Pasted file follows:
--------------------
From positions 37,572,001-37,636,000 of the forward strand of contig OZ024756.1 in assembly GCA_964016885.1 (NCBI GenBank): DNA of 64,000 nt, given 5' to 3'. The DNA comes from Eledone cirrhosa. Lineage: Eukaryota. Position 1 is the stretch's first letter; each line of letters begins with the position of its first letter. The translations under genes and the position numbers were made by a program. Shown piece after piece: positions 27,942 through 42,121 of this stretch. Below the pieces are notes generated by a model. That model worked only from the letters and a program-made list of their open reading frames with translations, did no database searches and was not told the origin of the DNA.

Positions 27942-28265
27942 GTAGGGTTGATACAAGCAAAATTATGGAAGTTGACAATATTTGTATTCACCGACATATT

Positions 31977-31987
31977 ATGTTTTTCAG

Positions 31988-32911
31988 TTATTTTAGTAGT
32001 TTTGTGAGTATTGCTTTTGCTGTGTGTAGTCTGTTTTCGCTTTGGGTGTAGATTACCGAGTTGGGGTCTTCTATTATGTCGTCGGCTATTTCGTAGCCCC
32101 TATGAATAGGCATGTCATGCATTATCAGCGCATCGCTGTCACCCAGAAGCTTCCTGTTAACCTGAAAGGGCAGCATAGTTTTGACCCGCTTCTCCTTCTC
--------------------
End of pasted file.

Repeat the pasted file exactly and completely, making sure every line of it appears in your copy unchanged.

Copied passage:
From positions 37,572,001-37,636,000 of the forward strand of contig OZ024756.1 in assembly GCA_964016885.1 (NCBI GenBank): DNA of 64,000 nt, given 5' to 3'. The DNA comes from Eledone cirrhosa. Lineage: Eukaryota. Position 1 is the stretch's first letter; each line of letters begins with the position of its first letter. The translations under genes and the position numbers were made by a program. Shown piece after piece: positions 27,942 through 42,121 of this stretch. Below the pieces are notes generated by a model. That model worked only from the letters and a program-made list of their open reading frames with translations, did no database searches and was not told the origin of the DNA.

Positions 27942-28265
27942 GTAGGGTTGATACAAGCAAAATTATGGAAGTTGACAATATTTGTATTCACCGACATATT

Positions 31977-31987
31977 ATGTTTTTCAG

Positions 31988-32911
31988 TTATTTTAGTAGT
32001 TTTGTGAGTATTGCTTTTGCTGTGTGTAGTCTGTTTTCGCTTTGGGTGTAGATTACCGAGTTGGGGTCTTCTATTATGTCGTCGGCTATTTCGTAGCCCC
32101 TATGAATAGGCATGTCATGCATTATCAGCGCATCGCTGTCACCCAGAAGCTTCCTGTTAACCTGAAAGGGCAGCATAGTTTTGACCCGCTTCTCCTTCTC